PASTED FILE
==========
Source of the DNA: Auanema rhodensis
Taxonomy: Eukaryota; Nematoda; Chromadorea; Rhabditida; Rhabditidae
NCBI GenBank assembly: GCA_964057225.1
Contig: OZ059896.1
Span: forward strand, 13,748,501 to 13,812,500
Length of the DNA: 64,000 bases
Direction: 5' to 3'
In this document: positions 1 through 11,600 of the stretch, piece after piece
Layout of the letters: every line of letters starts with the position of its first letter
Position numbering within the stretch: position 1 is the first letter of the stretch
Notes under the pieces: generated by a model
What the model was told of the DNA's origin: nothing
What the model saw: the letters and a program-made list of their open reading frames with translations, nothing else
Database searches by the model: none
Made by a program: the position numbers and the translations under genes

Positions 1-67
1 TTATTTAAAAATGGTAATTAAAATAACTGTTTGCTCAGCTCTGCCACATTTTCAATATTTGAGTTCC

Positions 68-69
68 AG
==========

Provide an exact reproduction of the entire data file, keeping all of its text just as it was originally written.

Source of the DNA: Auanema rhodensis
Taxonomy: Eukaryota; Nematoda; Chromadorea; Rhabditida; Rhabditidae
NCBI GenBank assembly: GCA_964057225.1
Contig: OZ059896.1
Span: forward strand, 13,748,501 to 13,812,500
Length of the DNA: 64,000 bases
Direction: 5' to 3'
In this document: positions 1 through 11,600 of the stretch, piece after piece
Layout of the letters: every line of letters starts with the position of its first letter
Position numbering within the stretch: position 1 is the first letter of the stretch
Notes under the pieces: generated by a model
What the model was told of the DNA's origin: nothing
What the model saw: the letters and a program-made list of their open reading frames with translations, nothing else
Database searches by the model: none
Made by a program: the position numbers and the translations under genes

Positions 1-67
1 TTATTTAAAAATGGTAATTAAAATAACTGTTTGCTCAGCTCTGCCACATTTTCAATATTTGAGTTCC

Positions 68-69
68 AG